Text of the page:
Liu Kuan-Hsiang is one of a younger generation of choreographers who are emerging through the general increased mobility of Taiwanese dance artists, and other new developments such as the Taiwan Dance Platform and increasing cross-border collaboration with dance organizations in South Korea, Japan, Hong Kong and China through the HOTPOT network, and more is to be expected with Taiwan’s new National Kaohsiung Centre for the Arts. Works by emerging artists span ideas ranging from mythology and folklore-inspired themes, to martial arts and the breaking of boundaries of what contemporary dance is, and Asian identities; there is a fascination with multimedia, film/video, technology, and the interaction between humans and robots. Taiwanese dance artists are also renowned for their superb performative qualities.
LC: Why did you decide to bring Kids to Vancouver?
MZ: With international touring being an expensive investment and endeavour, one has to wait for the right moment. After seeing Kids in 2017, it was thanks to shared interest with Norman Armour at the PuSh Festival that we were able to join forces to bring the work this year! This is a relatively quick turnaround, further leveraged by the partnerships PuSh has developed with TaiwanFest and the Taiwanese community here. I am thrilled this is happening.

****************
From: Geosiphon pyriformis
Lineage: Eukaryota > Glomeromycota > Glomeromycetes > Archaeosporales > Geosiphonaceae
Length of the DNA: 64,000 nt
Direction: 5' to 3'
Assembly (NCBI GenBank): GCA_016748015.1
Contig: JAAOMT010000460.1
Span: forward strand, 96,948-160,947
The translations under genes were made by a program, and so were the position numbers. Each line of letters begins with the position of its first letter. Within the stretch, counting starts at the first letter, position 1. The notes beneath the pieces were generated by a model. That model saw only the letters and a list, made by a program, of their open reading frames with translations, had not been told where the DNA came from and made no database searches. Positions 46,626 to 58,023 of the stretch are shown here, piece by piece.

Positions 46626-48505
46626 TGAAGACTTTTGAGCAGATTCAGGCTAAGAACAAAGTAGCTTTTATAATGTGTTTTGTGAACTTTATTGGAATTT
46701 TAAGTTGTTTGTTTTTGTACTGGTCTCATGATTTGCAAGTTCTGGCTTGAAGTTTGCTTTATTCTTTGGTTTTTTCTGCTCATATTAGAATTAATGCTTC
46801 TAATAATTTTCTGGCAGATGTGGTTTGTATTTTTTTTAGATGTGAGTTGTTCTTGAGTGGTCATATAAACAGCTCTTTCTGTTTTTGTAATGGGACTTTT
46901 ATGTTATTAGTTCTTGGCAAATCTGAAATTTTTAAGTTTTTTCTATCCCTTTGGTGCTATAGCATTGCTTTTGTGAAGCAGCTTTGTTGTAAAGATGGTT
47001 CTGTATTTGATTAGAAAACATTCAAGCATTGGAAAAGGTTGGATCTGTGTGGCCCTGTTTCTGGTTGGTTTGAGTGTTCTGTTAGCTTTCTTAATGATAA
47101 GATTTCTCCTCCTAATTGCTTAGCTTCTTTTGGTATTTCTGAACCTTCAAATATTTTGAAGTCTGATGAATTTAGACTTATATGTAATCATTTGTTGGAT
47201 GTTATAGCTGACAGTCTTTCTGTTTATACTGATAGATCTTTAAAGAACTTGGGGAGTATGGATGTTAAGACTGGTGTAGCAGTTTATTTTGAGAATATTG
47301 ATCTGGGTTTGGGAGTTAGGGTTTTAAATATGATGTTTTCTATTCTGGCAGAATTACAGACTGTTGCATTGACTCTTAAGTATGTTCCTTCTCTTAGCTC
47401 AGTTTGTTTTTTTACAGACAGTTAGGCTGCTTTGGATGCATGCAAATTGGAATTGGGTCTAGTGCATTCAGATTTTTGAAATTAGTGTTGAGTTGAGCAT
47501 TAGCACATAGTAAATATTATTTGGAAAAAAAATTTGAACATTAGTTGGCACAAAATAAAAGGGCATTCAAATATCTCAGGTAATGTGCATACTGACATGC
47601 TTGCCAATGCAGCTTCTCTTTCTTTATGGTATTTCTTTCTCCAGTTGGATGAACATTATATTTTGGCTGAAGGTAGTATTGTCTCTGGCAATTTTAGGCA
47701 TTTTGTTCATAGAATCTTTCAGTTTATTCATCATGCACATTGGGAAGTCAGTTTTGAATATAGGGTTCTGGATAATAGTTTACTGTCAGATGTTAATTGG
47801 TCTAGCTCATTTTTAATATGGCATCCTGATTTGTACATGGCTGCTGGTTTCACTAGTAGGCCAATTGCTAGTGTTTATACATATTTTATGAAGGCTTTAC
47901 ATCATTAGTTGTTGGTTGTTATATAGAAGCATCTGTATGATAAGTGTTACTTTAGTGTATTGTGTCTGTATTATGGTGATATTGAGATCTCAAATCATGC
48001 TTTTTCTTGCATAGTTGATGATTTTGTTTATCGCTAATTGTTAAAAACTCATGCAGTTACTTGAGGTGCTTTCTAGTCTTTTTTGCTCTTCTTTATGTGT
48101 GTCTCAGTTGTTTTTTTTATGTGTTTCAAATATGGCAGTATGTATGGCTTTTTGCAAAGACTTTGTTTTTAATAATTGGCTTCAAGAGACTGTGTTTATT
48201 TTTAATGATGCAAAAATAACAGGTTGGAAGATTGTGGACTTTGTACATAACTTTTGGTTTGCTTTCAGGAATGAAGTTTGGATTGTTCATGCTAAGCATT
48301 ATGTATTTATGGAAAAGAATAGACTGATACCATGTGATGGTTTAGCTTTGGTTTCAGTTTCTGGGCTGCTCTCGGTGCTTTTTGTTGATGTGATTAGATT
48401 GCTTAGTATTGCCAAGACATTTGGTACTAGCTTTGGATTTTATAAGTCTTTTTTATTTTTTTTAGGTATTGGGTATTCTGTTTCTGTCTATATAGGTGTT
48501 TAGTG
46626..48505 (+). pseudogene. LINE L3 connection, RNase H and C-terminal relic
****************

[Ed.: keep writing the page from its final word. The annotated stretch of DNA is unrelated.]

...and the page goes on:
When I saw Kids in Denmark, it was within a very Eurocentric dance context so of course the work stood out and was very different. I was struck by how strong the dancers were, and the theme was very arresting. It is a deeply human work which is very moving. Although inspired by a terminal illness and speaking about death, it is not depressing. As westerners we fear death, and as a society we avoid talking about it. However, death is part of our life’s journey. I think Kids invites people to reflect on the need to connect, come closer, and be in contact with family. It speaks of the human experience and many will be able to relate.
LC: The Dance Centre has been partnering with PuSh since the Festival began fifteen years ago. What has this partnership meant to you?
MZ: Our long-term partnership with the Push Festival has been very fruitful, enabling us to expand the range of artists and type of works we can present. It has helped both organizations cross-pollinate audiences and has provided an inspiring context for our year- round Global Dance Connections series. Presenting cutting edge, risk-taking dance works can be challenging in the context of Vancouver’s still rather isolated space when it comes to international work. The overall context has expanded over the past two decades; however geography and economics still have a significant impact. Partnerships with PuSh and other festivals and organizations are key to helping us collectively grow the arts milieu and audiences.
Interview with Liu Kuan-Hsiang about Kids
The Dance Centre presents the Global Dance Connections series
Liu Kuan-Hsiang: Kids
January 24-26, 2019 at 8pm
Scotiabank Dance Centre, Vancouver
Presented with PuSh International Performing Arts Festival and TaiwanFest
Photo credits:Etang Chen